KABUL (AFP) â€” Six NATO and two Afghan troops were killed in northeast Afghanistan after being ambushed by insurgents who inflicted one of their deadliest tolls for years, military officials said Saturday.
The troops were ambushed on Friday while walking back from a meeting with village elders.
NATO’s International Security Assistance Force (ISAF) would not release the nationalities of the six, but most of the foreign troops in the northeast are US nationals.
The deaths in Nuristan province took the number of foreign soldiers killed in Afghanistan this year to 200, according to an AFP count based on official statements.
“They came under attack from Taliban following which fierce fighting broke out,” Afghan defence ministry spokesman Zahir Murad told AFP.
“The enemy has also suffered big casualties but we don’t have a figure.”
The group were ambushed from several sides while returning from the village meeting to their base, said Lieutenant Colonel David Accetta, a spokesman for the separate US-led military coalition fighting the Taliban and Al-Qaeda.
“It was not a combat patrol. It was a mission to meet villagers to discuss development, governance and security,” he told AFP.
It was not clear if they were killed in the ambush or subsequent fighting, he said.
The Afghan defence ministry said four of its men were hurt, while ISAF said eight of its soldiers were wounded.
The incident was the “highest casualty-producing ground engagement” in the east since ISAF took command of the area in February, Accetta added.
Besides air crashes, it was also one of the deadliest incidents involving international and Afghan soldiers who have been fighting an insurgency led by the Taliban, which ruled Afghanistan between 1996 and 2001 when it was ousted by a US-led coalition.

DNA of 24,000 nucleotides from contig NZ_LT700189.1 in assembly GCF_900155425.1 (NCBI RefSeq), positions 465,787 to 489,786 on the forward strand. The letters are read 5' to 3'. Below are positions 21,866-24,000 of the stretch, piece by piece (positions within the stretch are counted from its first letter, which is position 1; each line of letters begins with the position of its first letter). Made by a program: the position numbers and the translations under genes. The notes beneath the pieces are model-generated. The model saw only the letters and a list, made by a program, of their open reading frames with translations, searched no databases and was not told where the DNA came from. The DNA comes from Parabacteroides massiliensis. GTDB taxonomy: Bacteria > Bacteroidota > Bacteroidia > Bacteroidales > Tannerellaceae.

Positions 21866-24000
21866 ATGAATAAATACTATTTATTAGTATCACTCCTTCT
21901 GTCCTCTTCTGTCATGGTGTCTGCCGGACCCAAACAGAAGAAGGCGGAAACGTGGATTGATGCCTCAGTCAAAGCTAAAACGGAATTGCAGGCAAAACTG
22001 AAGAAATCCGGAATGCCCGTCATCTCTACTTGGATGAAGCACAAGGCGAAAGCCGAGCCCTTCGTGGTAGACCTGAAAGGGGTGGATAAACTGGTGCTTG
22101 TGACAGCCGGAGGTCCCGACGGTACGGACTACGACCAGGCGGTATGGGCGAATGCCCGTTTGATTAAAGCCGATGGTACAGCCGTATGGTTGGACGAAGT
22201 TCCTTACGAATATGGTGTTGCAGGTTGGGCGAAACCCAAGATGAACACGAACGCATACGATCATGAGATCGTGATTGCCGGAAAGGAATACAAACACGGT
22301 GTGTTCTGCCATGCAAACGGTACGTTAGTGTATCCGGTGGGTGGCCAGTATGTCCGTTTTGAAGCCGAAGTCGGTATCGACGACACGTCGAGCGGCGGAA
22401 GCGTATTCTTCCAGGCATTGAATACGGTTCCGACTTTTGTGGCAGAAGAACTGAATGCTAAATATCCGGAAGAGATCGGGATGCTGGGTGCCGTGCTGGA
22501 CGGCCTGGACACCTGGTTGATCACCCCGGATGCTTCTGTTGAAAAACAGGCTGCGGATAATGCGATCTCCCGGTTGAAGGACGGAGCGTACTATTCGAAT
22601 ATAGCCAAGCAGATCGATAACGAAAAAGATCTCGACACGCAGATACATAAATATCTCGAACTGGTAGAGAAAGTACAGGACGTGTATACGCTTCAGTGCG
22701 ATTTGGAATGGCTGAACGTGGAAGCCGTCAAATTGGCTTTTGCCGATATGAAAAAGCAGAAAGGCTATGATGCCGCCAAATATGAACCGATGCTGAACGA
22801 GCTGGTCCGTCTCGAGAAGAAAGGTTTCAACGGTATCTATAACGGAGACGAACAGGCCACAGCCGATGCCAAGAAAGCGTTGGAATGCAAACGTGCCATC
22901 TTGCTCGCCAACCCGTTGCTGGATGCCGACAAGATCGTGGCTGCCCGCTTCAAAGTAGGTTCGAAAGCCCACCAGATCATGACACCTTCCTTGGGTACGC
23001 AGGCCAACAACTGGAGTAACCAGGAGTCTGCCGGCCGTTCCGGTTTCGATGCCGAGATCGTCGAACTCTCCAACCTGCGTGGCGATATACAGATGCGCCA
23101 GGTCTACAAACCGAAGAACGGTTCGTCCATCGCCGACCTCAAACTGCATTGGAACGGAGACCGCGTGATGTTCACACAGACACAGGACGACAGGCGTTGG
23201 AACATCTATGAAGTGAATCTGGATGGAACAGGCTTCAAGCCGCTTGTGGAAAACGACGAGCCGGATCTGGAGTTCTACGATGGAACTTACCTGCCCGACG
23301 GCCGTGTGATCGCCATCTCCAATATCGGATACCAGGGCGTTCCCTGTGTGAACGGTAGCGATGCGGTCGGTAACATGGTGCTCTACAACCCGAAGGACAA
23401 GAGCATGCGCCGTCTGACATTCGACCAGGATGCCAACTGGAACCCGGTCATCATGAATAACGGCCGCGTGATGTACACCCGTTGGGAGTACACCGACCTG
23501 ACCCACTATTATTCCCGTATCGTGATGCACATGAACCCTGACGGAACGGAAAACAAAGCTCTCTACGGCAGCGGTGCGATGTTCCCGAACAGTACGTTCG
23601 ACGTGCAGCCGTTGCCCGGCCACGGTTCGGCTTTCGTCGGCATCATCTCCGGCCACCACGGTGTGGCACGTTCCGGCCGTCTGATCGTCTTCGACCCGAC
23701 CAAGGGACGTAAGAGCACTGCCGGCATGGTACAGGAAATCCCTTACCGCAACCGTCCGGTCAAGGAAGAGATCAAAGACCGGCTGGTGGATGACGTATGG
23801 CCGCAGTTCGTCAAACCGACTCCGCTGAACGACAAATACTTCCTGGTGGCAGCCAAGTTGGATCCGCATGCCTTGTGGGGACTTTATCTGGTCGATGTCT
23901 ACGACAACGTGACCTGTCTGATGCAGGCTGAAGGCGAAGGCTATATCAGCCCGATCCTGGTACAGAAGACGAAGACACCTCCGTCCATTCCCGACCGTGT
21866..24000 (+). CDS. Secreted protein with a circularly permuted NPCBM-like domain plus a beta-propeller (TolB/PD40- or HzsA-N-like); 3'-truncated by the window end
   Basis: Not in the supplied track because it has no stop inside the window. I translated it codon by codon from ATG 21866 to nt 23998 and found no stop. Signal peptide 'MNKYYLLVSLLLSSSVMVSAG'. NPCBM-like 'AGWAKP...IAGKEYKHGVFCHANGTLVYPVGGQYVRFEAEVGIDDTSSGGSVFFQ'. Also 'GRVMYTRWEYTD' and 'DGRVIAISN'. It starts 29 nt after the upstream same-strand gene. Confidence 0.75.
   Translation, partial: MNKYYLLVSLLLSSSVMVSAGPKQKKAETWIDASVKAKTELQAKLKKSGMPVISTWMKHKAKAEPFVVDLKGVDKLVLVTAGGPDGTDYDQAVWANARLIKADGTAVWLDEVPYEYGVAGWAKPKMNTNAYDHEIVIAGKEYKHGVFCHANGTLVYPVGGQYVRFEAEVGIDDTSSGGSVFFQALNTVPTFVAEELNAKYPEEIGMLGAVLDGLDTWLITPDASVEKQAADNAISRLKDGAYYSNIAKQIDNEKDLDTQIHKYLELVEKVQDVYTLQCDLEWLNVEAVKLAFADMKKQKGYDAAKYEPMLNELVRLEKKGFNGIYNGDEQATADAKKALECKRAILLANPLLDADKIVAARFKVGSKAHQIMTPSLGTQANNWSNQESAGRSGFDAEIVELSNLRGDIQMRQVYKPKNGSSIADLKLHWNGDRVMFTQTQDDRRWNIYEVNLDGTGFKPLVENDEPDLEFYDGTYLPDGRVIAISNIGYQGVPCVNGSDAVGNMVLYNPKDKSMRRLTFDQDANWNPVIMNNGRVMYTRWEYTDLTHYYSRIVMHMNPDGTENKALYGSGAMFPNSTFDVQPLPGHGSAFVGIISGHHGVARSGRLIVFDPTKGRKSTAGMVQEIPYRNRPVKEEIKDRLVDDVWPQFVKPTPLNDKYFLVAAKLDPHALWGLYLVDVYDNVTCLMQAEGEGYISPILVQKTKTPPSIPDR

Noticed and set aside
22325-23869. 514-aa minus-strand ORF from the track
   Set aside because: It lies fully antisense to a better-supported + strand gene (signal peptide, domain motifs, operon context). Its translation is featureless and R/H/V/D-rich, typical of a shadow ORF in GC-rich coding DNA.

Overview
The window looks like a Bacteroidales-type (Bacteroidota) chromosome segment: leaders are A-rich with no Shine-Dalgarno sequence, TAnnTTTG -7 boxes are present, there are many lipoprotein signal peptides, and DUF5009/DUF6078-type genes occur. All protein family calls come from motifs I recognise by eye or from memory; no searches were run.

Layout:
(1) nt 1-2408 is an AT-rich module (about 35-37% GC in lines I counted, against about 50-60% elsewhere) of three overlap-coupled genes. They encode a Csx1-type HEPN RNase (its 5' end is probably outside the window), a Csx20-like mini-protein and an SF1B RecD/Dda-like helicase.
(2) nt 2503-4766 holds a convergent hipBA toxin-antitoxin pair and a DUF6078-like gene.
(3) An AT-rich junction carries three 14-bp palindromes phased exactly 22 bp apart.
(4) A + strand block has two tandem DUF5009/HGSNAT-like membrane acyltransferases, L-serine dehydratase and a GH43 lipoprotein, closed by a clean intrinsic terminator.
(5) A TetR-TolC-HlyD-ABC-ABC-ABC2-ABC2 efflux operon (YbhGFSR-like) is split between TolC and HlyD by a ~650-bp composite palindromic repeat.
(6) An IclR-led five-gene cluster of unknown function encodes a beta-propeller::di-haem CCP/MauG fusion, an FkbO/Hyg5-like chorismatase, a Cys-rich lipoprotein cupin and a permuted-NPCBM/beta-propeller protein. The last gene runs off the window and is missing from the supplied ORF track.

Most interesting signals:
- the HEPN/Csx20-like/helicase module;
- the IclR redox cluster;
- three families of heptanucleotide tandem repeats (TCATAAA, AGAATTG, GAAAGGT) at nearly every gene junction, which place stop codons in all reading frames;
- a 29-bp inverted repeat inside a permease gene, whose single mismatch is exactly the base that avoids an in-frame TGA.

Six Canadian soldiers and an Afghan interpreter were killed in a bomb blast in July; six other Canadians died in a similar blast in April.
In a separate incident, a suicide attacker aiming for German soldiers blew himself up just outside the northern town of Kunduz, killing an elderly Afghan man, provincial governor Mohammad Omar said.
“He was trying to get close to a NATO German convoy,” he said. “Two people were wounded. An old man died in the hospital.”
A spokesman for the extremist Taliban movement told AFP in a telephone call that his group was responsible.
In another attack in the north in the past week, a Norwegian soldier in the ISAF force was killed in a bomb blast in Faryab province on Thursday.
Until this week the north had seen relatively little of the violence which has rocked the insurgency-hit south and east.
On Tuesday, however, Afghanistan’s worst ever suicide bombing killed nearly 80 people outside the normally peaceful town of Pul-i-Khumri.
They included six deputies from the country’s first democratically elected parliament, one of them a key opposition figure.
Also among the dead were 59 school pupils who had gathered to welcome the lawmakers to a sugar factory, and five teachers and five bodyguards, according to various officials.
The Taliban, which has threatened to push its insurgency into the north, has denied involvement.
The previous deadliest attack in Kabul in June killed 35 people.